Some told me that a sunny day is a good day. Those are few and far between this June. I found an old-fashioned three-speed girl’s bicycle that’s brown with flowers on it. Even the tires have flowers as the tracks. I’ve no-where to put it but it’s gorgeous and I’d love to take it out on the path every day. No, Zoe, you can’t come until I learn to ride a bike again and you learn to not pull me everywhere!
Everyone was nice and at the last place I told them what I wanted, to learn beadwork for a certain project and asked for a private class to do so. Both people there were on their cell phones constantly, which is irritating to me as a customer. I was told that I’d have to talk to the owner about a class.
The owner finally got off the phone and the clerk asked her about beading. She said: “We make jewelry, not embellishments to fabric.” I asked if I could get a class on beading and she repeated her mantra. If her husband is in charge of “selling” our town to local businesses and residents, his wife could use a class in dealing with customers. I’ll teach it, for free.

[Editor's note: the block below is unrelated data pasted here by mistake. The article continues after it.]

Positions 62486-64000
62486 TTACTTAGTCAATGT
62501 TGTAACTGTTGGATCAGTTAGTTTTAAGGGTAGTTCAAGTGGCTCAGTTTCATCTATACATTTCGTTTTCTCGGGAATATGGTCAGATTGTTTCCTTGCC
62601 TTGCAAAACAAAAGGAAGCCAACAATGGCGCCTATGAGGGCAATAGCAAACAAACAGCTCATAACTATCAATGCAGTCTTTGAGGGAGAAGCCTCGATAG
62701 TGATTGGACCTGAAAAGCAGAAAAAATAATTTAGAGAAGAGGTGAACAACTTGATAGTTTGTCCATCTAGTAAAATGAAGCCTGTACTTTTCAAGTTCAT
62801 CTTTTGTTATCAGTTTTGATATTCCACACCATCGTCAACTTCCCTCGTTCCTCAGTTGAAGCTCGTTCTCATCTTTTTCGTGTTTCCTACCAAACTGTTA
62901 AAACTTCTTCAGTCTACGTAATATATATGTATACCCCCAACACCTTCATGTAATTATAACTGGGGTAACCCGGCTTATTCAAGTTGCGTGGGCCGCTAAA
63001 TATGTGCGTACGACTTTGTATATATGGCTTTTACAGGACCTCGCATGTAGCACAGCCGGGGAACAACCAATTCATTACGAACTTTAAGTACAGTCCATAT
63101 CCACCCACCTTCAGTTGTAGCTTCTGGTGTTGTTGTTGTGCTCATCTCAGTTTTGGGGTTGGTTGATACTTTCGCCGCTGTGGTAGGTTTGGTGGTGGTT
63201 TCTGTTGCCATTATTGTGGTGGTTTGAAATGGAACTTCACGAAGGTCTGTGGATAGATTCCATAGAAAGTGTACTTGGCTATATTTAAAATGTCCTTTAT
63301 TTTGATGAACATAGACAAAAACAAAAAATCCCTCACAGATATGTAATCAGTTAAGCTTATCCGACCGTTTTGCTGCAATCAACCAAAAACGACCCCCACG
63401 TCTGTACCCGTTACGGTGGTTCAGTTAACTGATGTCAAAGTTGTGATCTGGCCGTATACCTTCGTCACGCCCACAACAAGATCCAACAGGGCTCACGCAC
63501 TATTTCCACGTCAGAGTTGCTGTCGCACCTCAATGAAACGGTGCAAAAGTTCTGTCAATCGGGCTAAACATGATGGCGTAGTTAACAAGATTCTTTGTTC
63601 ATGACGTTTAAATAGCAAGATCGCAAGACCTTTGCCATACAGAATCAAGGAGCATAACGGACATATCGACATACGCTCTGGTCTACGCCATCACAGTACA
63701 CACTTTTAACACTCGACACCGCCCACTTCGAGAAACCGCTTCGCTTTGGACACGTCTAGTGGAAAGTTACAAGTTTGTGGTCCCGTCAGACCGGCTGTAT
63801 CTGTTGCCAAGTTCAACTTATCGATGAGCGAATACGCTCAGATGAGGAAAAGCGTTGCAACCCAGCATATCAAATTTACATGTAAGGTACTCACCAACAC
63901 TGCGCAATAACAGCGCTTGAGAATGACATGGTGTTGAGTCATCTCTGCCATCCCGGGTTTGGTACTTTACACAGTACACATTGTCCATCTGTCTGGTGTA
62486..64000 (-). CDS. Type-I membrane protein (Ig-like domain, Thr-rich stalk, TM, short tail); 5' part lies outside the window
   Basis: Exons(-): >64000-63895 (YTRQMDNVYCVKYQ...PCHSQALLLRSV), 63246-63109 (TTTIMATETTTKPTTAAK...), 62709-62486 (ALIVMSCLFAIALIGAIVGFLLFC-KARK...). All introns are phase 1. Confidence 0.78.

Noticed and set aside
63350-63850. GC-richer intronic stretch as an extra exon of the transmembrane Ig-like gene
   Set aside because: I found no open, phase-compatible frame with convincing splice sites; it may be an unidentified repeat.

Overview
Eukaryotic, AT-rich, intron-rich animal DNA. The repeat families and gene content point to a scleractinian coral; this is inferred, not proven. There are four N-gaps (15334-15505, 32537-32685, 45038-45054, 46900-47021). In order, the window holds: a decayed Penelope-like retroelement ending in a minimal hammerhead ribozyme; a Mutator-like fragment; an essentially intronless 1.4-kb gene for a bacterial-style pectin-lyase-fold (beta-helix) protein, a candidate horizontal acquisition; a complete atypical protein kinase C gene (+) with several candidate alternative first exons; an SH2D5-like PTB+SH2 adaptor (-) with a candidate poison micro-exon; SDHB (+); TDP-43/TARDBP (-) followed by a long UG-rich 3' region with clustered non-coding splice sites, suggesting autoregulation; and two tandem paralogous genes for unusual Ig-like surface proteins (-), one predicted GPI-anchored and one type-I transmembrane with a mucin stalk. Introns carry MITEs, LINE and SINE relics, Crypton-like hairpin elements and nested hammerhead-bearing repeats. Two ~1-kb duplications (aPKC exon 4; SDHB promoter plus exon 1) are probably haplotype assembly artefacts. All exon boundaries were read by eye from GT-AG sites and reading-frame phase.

These local business owners must not need money, and owning a shop may be just an expensive hobby. That may make one person happy, yippee! But for a customer shopping in these tony digs, locals are treated like dirt. That’s why we don’t shop here unless there is one certain thing (an esoteric math puzzle from the toy store) we need. I thought about helping them, but have definitely changed my mind.
You know that educational mantra, “publish or perish,” and I say be customer-friendly and sell something, lest you perish. These people don’t seem to care. They do jewelry. Dee
ps The good part is that I got a Beatles’ DVD “All Together Now” and “clapton unplugged” both on sale from a place that no longer honors the Local Card, which started this rant.